I also had a massive hair fail on the morning of the picnic and didn't have time to work out a plan B, so I decided to invest in a new wig to make sure that never happens again. I bought the Aneesa wig by Mona Lisa (you can sometimes find cheaper prices for this wig on Ebay), and I think it's a nice match for the short cropped curls that you see in some of the fashion plates from this era. I took sections of hair and brushed them out, then I wrapped them around my finger to make distinct ringlets. It's sort of a silly look, but it seemed very Gallery of Fashion-esque, which is exactly what I was going for.

reticule from the MFA Boston - 1800
Next, I decorated a silk reticule with brass spangles. I made the reticule earlier this year, but it wasn't anything exciting, so I decorated it with a pattern similar to the bag shown on the left. My version is fairly subtle since the color of the spangles matches the silk so well, but I'm quite pleased with the way it turned out, and I discovered how fun it is to add spangles to things.  I don't think I'll ever have a plain reticule again!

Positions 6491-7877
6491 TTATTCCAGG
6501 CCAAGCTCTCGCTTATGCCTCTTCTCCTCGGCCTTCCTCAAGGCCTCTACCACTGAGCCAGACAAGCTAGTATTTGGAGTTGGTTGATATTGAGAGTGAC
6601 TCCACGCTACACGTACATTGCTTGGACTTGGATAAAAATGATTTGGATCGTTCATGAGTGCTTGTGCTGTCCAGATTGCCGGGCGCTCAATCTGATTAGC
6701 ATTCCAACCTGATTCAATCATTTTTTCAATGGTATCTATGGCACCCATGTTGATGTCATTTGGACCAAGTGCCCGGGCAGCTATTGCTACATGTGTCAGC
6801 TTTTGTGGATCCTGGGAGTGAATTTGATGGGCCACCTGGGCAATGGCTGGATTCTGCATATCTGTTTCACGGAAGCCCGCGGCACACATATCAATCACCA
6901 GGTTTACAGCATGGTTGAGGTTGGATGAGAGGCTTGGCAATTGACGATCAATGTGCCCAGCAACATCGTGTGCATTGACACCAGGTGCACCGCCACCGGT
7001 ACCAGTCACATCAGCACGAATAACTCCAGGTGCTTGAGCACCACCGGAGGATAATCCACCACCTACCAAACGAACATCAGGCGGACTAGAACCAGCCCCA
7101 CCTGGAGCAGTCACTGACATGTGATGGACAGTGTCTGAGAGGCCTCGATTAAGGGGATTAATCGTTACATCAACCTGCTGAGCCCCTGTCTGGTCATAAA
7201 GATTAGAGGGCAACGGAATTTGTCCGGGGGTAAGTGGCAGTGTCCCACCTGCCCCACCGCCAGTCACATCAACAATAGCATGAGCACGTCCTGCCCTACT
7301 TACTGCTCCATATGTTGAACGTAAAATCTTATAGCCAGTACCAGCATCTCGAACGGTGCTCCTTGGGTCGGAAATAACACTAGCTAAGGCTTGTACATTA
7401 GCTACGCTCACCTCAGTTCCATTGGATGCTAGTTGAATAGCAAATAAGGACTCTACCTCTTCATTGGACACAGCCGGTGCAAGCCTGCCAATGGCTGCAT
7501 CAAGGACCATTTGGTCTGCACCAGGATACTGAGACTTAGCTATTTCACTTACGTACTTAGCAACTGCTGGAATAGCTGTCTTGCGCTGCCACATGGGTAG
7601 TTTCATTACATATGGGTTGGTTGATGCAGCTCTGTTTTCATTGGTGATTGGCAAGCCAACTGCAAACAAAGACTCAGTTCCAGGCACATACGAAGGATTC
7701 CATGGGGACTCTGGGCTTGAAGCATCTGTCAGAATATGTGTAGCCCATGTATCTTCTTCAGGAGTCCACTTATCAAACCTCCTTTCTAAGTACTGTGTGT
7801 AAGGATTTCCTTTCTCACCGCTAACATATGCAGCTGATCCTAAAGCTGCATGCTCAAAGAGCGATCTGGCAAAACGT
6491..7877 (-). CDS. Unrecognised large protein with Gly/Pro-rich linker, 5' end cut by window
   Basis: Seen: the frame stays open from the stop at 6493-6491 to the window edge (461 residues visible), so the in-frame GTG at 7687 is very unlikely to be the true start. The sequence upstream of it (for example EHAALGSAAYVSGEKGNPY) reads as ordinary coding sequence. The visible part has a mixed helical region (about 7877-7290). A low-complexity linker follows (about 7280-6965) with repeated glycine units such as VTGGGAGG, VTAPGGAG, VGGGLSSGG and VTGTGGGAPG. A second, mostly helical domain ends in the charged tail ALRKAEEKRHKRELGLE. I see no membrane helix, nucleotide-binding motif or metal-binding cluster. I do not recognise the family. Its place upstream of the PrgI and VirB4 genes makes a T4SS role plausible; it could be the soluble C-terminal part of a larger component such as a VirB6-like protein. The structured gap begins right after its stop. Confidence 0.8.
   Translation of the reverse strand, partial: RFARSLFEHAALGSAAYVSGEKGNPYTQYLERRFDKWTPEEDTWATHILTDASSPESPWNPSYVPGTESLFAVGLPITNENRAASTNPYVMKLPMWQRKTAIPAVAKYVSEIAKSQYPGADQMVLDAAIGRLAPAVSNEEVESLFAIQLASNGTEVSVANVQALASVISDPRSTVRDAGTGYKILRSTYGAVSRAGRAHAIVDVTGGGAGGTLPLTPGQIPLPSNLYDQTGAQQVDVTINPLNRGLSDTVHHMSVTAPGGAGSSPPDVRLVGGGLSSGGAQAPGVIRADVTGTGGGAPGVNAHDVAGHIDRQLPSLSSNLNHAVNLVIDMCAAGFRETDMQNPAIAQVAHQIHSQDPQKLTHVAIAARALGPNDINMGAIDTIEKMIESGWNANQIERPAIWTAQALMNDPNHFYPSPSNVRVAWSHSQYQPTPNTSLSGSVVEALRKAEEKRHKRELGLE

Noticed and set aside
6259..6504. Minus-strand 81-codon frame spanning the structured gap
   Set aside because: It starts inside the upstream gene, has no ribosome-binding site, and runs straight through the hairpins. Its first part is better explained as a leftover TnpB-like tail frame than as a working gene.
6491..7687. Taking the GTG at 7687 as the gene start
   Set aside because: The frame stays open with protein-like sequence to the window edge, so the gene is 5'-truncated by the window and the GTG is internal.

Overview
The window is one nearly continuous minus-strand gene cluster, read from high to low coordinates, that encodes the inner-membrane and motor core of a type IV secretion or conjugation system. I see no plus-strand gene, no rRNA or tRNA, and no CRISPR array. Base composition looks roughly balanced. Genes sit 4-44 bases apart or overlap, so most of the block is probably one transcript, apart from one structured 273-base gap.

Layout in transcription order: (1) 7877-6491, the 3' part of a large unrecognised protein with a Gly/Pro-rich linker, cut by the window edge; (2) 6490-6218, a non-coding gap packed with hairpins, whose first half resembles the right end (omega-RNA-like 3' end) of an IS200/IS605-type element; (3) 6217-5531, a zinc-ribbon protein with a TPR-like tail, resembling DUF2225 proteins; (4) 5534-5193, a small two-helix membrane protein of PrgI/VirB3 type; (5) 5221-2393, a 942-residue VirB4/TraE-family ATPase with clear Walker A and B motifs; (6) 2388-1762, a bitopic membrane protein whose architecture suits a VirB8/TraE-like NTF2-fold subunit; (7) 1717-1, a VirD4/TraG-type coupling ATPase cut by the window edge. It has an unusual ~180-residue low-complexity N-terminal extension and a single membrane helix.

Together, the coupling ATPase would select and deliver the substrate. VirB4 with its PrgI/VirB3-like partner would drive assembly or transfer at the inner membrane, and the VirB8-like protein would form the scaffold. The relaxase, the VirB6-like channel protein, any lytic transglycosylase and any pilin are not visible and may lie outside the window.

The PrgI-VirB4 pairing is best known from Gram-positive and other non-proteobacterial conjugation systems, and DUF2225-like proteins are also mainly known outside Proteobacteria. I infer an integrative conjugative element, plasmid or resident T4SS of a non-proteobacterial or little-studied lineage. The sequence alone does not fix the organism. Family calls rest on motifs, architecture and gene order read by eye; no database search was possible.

The gloves were another quick project that helped to add some more color to my outfit. They are vintage gloves that I found at an estate sale, and they were originally orange. I over-dyed them with purple Rit to make them a burgundy color that would match my turban. The color is a little spotty in a few areas, so the next time I dye gloves, I'll be sure to wash them first to make sure any old grease or oil is removed, which can cause the dye to be absorbed differently in those areas. But it's nice to know that I can take boring old gloves and dye them any color that I want. I never even though about doing that before.

Gallery of Fashion, 1795